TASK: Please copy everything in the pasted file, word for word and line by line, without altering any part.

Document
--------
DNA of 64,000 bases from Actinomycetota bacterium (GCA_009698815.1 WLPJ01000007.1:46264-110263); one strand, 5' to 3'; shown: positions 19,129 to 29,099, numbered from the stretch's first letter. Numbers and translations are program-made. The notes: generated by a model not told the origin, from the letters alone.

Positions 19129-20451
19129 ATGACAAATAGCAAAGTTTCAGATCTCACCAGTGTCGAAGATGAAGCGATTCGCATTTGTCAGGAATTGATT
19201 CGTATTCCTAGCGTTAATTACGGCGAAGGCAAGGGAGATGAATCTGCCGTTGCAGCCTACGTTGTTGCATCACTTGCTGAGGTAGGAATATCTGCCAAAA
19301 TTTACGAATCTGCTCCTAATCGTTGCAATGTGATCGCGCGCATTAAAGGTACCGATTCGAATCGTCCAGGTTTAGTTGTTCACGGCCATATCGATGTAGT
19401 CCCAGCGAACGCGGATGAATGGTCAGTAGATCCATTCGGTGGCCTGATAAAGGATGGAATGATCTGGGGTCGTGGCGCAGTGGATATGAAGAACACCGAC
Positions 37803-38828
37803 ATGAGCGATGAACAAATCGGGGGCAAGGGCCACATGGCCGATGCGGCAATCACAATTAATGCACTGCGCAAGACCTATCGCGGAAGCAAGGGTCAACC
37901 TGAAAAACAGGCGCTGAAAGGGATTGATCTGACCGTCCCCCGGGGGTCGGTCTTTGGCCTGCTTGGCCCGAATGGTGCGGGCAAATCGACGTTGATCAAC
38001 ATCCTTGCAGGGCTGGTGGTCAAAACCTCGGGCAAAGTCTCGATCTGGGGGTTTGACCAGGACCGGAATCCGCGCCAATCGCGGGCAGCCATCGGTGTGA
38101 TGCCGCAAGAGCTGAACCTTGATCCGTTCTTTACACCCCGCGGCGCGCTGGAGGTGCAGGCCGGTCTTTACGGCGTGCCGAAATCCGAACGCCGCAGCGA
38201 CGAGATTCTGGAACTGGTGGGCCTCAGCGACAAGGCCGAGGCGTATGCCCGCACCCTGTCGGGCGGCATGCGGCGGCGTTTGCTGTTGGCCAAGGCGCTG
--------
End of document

DNA of 64,000 bases from Actinomycetota bacterium (GCA_009698815.1 WLPJ01000007.1:46264-110263); one strand, 5' to 3'; shown: positions 19,129 to 29,099, numbered from the stretch's first letter. Numbers and translations are program-made. The notes: generated by a model not told the origin, from the letters alone.

Positions 19129-20451
19129 ATGACAAATAGCAAAGTTTCAGATCTCACCAGTGTCGAAGATGAAGCGATTCGCATTTGTCAGGAATTGATT
19201 CGTATTCCTAGCGTTAATTACGGCGAAGGCAAGGGAGATGAATCTGCCGTTGCAGCCTACGTTGTTGCATCACTTGCTGAGGTAGGAATATCTGCCAAAA
19301 TTTACGAATCTGCTCCTAATCGTTGCAATGTGATCGCGCGCATTAAAGGTACCGATTCGAATCGTCCAGGTTTAGTTGTTCACGGCCATATCGATGTAGT
19401 CCCAGCGAACGCGGATGAATGGTCAGTAGATCCATTCGGTGGCCTGATAAAGGATGGAATGATCTGGGGTCGTGGCGCAGTGGATATGAAGAACACCGAC
Positions 37803-38828
37803 ATGAGCGATGAACAAATCGGGGGCAAGGGCCACATGGCCGATGCGGCAATCACAATTAATGCACTGCGCAAGACCTATCGCGGAAGCAAGGGTCAACC
37901 TGAAAAACAGGCGCTGAAAGGGATTGATCTGACCGTCCCCCGGGGGTCGGTCTTTGGCCTGCTTGGCCCGAATGGTGCGGGCAAATCGACGTTGATCAAC
38001 ATCCTTGCAGGGCTGGTGGTCAAAACCTCGGGCAAAGTCTCGATCTGGGGGTTTGACCAGGACCGGAATCCGCGCCAATCGCGGGCAGCCATCGGTGTGA
38101 TGCCGCAAGAGCTGAACCTTGATCCGTTCTTTACACCCCGCGGCGCGCTGGAGGTGCAGGCCGGTCTTTACGGCGTGCCGAAATCCGAACGCCGCAGCGA
38201 CGAGATTCTGGAACTGGTGGGCCTCAGCGACAAGGCCGAGGCGTATGCCCGCACCCTGTCGGGCGGCATGCGGCGGCGTTTGCTGTTGGCCAAGGCGCTG